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Street Lights, Traffic Signals & Signage
'HAWK' Pedestrian Signal
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A new type of traffic signal called a HAWK pedestrian beacon is installed on 67th Street at Knox. While slightly different in appearance this signal functions very similarly to a conventional pedestrian signal in that it stops traffic to allow pedestrians to cross safely.

What is a HAWK signal?

‘HAWK’ is an acronym for High Intensity Activated CrossWalK. These signals have been used safely and successfully for more than five years.

The HAWK is technically a “beacon” in that it remains dark for traffic unless a pedestrian activates the pushbutton. When the pedestrian presses the button, approaching drivers will see a FLASHING YELLOW for a few seconds indicating that they should reduce speed and be prepared to stop for a pedestrian in the crosswalk.

The FLASHING YELLOW is followed by a SOLID YELLOW and then by a solid RED, requiring them to STOP at the stop line. At this time, the pedestrian receives a WALK indication on the associated countdown timer. Visually impaired pedestrians will hear the signal indicate that it is safe to cross. At the end of the WALK indication, the pedestrian is displayed a FLASHING DON’T WALK indication and motorist sees an ALTERNATING FLASHING RED. During this period motorists are required to STOP or remain stopped until pedestrians have finished crossing the street, and then may proceed.

How does a 'HAWK' signal operate?

What are the advantages of a HAWK?
Studies have shown a better compliance rate by motorists with a HAWK beacon than other devices at pedestrian crossings. The signals are designed for use in locations that do not meet traffic engineering ‘warrants’ for a conventional signal. The new signal is intended to aid pedestrians who desire assistance crossing a street with heavy traffic, and it also provides visually impaired pedestrians audible information as to when the WALK signal is on.

About Pedestrian Safety
The City of Merriam places high priority on pedestrian safety, and is concerned about unsignalized crosswalks on high traffic streets. Often these crossings do not meet engineering standards for installation of a conventional traffic signal so the City uses other treatments instead.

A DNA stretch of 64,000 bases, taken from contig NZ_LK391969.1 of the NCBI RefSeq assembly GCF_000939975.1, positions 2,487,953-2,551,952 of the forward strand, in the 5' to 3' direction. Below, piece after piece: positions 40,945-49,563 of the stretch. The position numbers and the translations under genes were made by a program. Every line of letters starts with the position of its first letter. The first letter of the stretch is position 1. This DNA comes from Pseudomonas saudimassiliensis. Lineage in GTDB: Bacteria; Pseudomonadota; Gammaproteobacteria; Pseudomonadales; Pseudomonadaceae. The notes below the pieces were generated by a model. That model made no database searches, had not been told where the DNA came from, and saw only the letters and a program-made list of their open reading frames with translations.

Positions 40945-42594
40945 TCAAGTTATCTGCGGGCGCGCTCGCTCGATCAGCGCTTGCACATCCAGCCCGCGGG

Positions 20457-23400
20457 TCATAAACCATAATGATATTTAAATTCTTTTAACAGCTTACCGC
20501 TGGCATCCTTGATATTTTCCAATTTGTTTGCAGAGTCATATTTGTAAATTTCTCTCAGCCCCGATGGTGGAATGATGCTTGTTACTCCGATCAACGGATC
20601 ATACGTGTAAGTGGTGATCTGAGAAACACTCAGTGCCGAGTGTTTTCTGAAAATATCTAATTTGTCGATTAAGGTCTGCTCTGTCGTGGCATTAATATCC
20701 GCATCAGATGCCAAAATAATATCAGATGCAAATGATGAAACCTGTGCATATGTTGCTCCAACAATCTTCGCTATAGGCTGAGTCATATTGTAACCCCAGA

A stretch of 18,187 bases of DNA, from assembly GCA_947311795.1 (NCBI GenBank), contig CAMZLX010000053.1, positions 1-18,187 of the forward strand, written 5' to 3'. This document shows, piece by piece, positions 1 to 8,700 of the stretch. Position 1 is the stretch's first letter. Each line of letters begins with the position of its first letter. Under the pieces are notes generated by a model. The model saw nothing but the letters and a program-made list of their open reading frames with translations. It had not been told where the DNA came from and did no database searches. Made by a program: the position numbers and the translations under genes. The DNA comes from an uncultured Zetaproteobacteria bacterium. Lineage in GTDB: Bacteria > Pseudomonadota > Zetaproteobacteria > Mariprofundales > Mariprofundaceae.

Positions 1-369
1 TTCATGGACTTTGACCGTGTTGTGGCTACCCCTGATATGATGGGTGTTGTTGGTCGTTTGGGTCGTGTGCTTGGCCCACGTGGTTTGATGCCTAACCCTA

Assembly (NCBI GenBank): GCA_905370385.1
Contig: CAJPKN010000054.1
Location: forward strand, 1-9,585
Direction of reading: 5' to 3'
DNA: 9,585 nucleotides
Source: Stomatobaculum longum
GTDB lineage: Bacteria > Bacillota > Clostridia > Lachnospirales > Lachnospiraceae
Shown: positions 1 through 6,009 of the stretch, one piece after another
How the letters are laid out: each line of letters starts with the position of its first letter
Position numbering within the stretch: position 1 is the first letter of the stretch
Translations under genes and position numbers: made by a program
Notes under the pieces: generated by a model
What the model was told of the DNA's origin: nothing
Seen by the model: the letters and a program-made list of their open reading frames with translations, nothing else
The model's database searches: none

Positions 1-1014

The new HAWK signal is important because it includes a RED signal, and early studies have shown up to 97% motorist compliance.

Streetlights
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Decorative streetlights are beginning to fill the streets citywide. Installation brings new life to neighborhoods, and gives main thoroughfares a fresh new look. General maintenance is a high priority which includes bulb and head repairs. Power outages are also ranked a high priority, but may require more patience.

Traffic signals
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Public Works maintains twenty-four (24) traffic signal locations. Shawnee Mission Parkway participates in Operation Green Light, which is a program coordinated through MARC, that helps traffic flow more efficiently. General maintenance mostly includes repairing or replacing bulbs and/or signal heads.

Signage
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Public Works is in charge of installing and repairing street signs throughout the City. Ninety-five percent (95%) of signage is assembled by the Sign Department, and the other five percent (5%) would be considered specialty signage. All signs shall maintain adequate visibility, both day and night. New federal regulations on retro-reflectivity have been fulfilled as of early 2012.


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Randy Carroll
Director
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